Moshe Weinberger

From Wikipedia, the free encyclopedia
Jump to: navigation, search
Rabbi Moshe Weinberger
Position Rabbi
Synagogue Congregation Aish Kodesh
Began 1992
Other Mashgiach ruchani, Rabbi Isaac Elchanan Theological Seminary
Personal details
Born 1957
Queens, New York
Nationality United States
Semicha Rabbi Isaac Elchanan Theological Seminary

Moshe Weinberger is an American Hasidic rabbi, outreach educator, author, translator, and speaker. He is the founding spiritual leader of the Neo-Hasidic Congregation Aish Kodesh in Woodmere, New York, and mashgiach ruchani (spiritual supervisor) at Rabbi Isaac Elchanan Theological Seminary (RIETS). Considered the "senior spokesman" of the Neo-Hasidic movement in Modern Orthodoxy,[1] he has recorded more than 3,500 lectures on Hasidic thought and philosophy.

Early life and education[edit]

Weinberger grew up in a Modern Orthodox home in Queens, New York.[2][3] His parents were Holocaust survivors from Munkacs and Ungvar,[2] and his grandparents were Belzer Hasidim.[3] He began studying Hasidic works after his Bar Mitzvah.[4]

Although he originally planned a career in law, he discontinued his law studies to train for the rabbinate, receiving rabbinic ordination from RIETS, where he was a student of Rabbi Dovid Lifshitz and Rabbi Joseph B. Soloveitchik.[5] He also studied at Yeshivat Sh'or Yoshuv.[6] He earned masters degrees in Jewish philosophy from the Bernard Revel Graduate School of Jewish Studies at Yeshiva University, and in educational administration from Columbia University Teachers College.[7]

Early career[edit]

Weinberger began his career as a rebbi (teacher) at a yeshiva in Far Rockaway. He taught for two decades at Ezra Academy, a Jewish day school in Queens, and also served as a mashgiach ruchani for N'vei Tzion of Queens.[8][6]

Congregation Aish Kodesh[edit]

There's a certain humility I've seen among the Modern Orthodox, especially the youth . . . they are prepared to acknowledge a sense of spiritual desolation that they're experiencing. There was and still is a readiness to hear more about [God], to find out more about [God] and develop a personal relationship with Him, as opposed to just keeping a finger on the place in the Gemara and, in a more robotic way, observing the rituals of Judaism; to seek a living relationship with God.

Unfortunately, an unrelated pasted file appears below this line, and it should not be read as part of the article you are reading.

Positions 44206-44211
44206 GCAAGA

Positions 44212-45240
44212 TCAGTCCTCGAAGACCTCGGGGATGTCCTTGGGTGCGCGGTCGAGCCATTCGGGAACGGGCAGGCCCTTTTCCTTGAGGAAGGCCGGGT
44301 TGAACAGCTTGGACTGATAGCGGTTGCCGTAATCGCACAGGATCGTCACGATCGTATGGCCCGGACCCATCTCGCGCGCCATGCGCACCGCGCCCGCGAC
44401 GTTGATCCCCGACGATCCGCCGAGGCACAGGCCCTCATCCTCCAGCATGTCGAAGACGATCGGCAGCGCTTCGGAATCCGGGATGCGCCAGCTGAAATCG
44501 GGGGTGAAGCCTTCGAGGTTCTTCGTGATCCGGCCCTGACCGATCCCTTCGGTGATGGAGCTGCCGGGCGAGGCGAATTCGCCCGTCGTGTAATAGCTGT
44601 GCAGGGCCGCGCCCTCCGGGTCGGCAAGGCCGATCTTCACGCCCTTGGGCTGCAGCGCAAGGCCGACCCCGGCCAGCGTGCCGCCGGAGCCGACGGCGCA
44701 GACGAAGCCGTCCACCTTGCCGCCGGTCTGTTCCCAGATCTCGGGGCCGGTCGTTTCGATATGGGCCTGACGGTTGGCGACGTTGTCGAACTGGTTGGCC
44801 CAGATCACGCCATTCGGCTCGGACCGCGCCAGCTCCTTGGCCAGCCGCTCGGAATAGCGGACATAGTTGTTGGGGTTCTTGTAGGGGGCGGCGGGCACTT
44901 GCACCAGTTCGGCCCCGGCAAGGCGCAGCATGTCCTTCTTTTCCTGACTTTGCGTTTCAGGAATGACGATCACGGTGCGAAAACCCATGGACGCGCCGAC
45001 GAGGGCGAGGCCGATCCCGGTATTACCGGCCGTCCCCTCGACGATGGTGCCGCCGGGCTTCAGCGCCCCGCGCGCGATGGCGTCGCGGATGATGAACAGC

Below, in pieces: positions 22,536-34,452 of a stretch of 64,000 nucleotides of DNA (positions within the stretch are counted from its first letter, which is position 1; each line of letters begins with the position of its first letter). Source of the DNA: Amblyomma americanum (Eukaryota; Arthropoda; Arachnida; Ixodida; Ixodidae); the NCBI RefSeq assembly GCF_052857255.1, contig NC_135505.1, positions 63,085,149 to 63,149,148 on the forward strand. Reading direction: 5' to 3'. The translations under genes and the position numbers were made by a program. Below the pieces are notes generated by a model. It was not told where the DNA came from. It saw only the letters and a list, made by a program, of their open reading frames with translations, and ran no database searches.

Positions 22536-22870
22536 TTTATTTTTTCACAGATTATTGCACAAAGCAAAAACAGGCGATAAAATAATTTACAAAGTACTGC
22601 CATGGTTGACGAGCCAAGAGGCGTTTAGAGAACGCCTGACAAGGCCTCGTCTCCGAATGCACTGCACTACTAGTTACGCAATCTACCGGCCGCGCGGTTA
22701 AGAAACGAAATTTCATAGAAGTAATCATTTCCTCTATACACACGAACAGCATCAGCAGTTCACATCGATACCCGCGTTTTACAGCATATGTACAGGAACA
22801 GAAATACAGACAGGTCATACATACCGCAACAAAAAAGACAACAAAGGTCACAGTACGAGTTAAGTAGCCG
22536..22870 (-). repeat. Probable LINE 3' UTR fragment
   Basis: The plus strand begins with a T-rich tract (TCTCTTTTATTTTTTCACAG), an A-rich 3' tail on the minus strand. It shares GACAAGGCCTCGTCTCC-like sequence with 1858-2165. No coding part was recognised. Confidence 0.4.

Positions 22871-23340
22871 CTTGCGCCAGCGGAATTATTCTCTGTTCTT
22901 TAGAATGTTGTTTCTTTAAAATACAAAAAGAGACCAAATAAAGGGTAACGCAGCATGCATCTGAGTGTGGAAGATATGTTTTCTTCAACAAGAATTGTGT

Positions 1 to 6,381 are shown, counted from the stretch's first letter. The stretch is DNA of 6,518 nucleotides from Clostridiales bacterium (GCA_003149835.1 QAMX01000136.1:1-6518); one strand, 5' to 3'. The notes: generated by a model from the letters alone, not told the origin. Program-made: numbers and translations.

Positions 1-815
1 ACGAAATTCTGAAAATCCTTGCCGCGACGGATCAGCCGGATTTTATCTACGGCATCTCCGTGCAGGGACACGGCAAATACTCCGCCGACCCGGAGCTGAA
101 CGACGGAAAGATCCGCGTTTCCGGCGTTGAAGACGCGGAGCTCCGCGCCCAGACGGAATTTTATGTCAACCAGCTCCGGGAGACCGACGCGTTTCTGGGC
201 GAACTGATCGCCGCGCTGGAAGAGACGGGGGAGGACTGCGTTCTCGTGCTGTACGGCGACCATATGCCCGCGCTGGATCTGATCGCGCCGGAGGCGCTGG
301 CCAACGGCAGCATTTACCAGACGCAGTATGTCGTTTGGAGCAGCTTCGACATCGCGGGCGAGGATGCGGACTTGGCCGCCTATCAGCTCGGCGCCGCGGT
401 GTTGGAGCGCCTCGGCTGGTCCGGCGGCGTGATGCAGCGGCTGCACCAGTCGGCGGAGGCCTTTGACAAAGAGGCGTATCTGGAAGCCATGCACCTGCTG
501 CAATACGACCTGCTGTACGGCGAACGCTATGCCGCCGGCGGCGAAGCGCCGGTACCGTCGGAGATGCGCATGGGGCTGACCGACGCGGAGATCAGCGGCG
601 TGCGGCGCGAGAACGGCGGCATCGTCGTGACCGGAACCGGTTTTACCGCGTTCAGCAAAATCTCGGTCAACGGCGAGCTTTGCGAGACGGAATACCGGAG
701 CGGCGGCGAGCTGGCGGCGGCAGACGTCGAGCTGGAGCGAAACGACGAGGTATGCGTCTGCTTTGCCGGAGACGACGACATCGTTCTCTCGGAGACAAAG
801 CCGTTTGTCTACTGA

—Rabbi Moshe Weinberger[9]

In December 1992 Weinberger became the first rabbi of Congregation Aish Kodesh in Woodmere, New York. He named the synagogue after Rabbi Kalonymus Kalman Shapira, the Piaseczna Rav and author of the work Aish Kodesh (Holy Fire), who was a leading Polish Hasidic rabbi in prewar Europe.[4][10] Noting that religious Jews may follow the letter of the law without feeling its inner joy or a personal connection with God, Weinberger preaches the tenets of Hasidism to rekindle excitement and joy in Jewish observance.[1] He leads the congregation in song and dance after prayer services,[9] conducts tishen, officiates at an annual hillula celebration on the yahrtzeit of the Piaseczna Rav and on Lag BaOmer, which each draw more than 1,000 attendees,[2] and takes congregants on pilgrimages to kivrei tzaddikim (graves of tzadikim) in Ukraine and Israel. The synagogue building itself is modeled after a Polish Hasidic shtiebel.[11] Congregation Aish Kodesh has been called a "phenomenon" and a "revolution" in the Modern Orthodox community of Long Island.[12][13]

In 2013 Weinberger was appointed mashgiach ruchani (spiritual supervisor) at Rabbi Isaac Elchanan Theological Seminary, where he presents weekly classes in Hasidic thought and philosophy, conducts a monthly farbrengen (Hasidic gathering), and spends Shabbat on campus several times a year.[1][7] Although he is considered the "senior spokesman" of the Neo-Hasidic movement, he dislikes the title.[1][14]